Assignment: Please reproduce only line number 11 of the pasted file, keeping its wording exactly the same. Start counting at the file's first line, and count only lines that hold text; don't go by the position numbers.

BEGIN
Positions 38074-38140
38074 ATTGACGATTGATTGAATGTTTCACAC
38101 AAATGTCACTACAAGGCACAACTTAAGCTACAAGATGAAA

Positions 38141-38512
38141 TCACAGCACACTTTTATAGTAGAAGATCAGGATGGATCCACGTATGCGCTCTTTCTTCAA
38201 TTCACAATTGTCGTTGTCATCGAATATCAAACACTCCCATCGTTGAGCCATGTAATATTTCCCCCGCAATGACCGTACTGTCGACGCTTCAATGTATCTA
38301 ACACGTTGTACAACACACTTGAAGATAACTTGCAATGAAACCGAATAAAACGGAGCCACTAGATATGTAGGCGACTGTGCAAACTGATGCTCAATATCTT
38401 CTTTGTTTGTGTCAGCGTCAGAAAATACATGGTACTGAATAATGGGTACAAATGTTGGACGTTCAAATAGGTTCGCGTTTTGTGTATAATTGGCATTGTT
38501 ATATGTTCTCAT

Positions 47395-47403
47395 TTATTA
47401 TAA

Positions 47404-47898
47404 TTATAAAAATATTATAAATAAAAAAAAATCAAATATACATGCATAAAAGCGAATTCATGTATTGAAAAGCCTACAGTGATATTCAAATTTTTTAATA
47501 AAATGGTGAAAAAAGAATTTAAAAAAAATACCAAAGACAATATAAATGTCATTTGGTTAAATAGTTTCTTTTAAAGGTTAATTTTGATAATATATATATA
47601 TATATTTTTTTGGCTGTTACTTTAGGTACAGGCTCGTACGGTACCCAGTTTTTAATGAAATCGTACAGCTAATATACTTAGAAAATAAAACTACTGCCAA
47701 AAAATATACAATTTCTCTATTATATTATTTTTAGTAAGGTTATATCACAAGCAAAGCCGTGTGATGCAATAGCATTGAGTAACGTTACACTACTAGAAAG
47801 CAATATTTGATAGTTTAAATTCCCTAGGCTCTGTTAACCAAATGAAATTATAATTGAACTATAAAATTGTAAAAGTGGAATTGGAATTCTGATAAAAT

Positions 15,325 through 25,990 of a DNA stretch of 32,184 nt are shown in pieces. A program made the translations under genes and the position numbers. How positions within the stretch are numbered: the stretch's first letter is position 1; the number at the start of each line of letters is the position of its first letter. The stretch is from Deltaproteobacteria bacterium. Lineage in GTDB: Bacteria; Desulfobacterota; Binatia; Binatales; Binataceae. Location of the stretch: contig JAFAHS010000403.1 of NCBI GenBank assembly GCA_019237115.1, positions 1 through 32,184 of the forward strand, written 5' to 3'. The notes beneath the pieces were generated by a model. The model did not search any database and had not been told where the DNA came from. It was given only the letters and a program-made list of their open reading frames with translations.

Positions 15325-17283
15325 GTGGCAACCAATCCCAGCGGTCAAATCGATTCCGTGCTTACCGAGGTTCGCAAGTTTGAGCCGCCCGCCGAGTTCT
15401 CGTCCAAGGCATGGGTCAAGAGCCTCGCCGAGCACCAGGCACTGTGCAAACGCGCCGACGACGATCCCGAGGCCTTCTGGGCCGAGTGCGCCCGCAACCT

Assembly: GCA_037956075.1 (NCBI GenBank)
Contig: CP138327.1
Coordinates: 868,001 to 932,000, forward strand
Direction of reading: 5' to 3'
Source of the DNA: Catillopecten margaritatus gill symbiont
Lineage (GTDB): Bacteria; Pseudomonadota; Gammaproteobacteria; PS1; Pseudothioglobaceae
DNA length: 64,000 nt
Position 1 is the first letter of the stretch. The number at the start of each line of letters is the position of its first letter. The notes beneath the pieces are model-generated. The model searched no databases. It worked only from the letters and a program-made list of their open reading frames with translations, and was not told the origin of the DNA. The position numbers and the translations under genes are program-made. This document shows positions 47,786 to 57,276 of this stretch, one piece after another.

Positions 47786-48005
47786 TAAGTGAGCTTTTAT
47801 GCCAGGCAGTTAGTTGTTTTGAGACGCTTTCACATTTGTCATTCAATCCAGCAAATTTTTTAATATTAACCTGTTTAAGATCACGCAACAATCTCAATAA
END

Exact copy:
47395 TTATTA